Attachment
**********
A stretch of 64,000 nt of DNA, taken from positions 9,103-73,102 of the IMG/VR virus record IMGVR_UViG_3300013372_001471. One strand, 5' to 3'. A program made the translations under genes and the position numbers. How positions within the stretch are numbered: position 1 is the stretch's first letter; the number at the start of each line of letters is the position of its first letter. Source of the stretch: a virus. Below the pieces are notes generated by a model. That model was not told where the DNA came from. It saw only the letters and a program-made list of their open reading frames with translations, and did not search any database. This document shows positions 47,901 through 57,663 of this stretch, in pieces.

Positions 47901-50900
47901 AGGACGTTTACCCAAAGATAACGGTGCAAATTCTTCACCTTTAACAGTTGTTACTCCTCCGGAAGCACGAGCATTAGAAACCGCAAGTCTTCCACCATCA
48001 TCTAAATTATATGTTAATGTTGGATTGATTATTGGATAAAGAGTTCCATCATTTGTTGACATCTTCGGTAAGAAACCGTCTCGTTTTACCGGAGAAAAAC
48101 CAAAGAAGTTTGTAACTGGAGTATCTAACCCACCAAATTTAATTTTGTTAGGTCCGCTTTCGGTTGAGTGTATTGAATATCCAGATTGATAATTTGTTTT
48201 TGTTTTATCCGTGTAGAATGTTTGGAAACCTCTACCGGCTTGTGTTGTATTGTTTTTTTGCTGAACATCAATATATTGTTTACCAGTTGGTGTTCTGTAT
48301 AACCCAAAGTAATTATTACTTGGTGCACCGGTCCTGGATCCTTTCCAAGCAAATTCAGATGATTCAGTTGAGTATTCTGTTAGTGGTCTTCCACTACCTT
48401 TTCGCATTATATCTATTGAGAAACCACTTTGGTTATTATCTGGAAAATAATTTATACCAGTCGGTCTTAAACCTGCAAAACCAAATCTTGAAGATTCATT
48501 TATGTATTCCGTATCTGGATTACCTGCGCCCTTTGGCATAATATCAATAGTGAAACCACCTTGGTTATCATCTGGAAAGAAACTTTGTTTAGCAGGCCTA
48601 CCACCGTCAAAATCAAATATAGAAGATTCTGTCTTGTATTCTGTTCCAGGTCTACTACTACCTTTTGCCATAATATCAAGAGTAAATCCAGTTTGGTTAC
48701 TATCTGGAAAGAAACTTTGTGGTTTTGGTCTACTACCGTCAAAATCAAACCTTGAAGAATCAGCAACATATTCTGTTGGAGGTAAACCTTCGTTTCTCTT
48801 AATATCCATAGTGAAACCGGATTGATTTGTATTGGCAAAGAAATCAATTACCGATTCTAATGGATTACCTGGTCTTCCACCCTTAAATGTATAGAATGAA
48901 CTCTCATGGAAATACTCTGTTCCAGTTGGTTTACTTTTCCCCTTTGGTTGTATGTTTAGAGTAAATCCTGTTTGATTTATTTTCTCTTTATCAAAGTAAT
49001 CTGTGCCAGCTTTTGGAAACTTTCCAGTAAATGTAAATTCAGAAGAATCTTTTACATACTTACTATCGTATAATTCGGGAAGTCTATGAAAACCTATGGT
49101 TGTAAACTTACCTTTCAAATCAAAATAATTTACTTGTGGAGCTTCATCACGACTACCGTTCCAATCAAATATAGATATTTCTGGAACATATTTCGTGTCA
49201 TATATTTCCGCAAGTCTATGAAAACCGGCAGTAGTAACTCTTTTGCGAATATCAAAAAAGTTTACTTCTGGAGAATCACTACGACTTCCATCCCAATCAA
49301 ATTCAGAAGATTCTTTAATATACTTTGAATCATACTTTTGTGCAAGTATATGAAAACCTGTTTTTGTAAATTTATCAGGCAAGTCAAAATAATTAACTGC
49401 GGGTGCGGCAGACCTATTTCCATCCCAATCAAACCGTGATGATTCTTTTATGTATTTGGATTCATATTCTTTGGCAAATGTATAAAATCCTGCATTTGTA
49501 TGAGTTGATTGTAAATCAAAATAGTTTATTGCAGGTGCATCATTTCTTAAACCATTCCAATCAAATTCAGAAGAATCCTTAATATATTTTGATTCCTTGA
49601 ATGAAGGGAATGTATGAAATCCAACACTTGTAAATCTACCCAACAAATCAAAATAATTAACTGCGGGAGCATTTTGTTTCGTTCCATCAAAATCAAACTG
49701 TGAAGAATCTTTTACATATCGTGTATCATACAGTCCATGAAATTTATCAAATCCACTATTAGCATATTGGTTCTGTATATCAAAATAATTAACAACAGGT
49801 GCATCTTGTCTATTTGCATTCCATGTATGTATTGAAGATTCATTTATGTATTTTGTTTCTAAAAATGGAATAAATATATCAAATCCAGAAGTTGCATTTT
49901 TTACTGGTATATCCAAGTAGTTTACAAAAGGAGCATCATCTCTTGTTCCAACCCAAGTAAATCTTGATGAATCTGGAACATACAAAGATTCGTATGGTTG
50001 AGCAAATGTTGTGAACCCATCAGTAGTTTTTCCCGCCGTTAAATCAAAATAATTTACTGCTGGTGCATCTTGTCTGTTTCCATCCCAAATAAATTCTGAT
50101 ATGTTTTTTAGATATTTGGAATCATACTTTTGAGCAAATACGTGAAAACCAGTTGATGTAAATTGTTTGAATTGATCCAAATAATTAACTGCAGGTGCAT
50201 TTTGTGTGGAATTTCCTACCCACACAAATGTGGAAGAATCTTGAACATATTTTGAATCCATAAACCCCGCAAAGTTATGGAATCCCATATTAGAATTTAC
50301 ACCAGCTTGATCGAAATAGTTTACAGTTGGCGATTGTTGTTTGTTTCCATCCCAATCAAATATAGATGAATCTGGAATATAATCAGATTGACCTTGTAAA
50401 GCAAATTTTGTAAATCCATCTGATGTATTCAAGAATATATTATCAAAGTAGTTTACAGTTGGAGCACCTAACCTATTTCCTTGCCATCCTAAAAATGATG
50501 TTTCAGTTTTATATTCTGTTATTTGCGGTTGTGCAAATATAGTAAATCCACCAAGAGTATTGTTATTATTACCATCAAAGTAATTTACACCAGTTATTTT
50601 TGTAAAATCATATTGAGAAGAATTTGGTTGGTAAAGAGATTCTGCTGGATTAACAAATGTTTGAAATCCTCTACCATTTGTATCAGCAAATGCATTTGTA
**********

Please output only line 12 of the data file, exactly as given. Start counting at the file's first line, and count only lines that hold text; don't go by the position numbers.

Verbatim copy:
48801 AATATCCATAGTGAAACCGGATTGATTTGTATTGGCAAAGAAATCAATTACCGATTCTAATGGATTACCTGGTCTTCCACCCTTAAATGTATAGAATGAA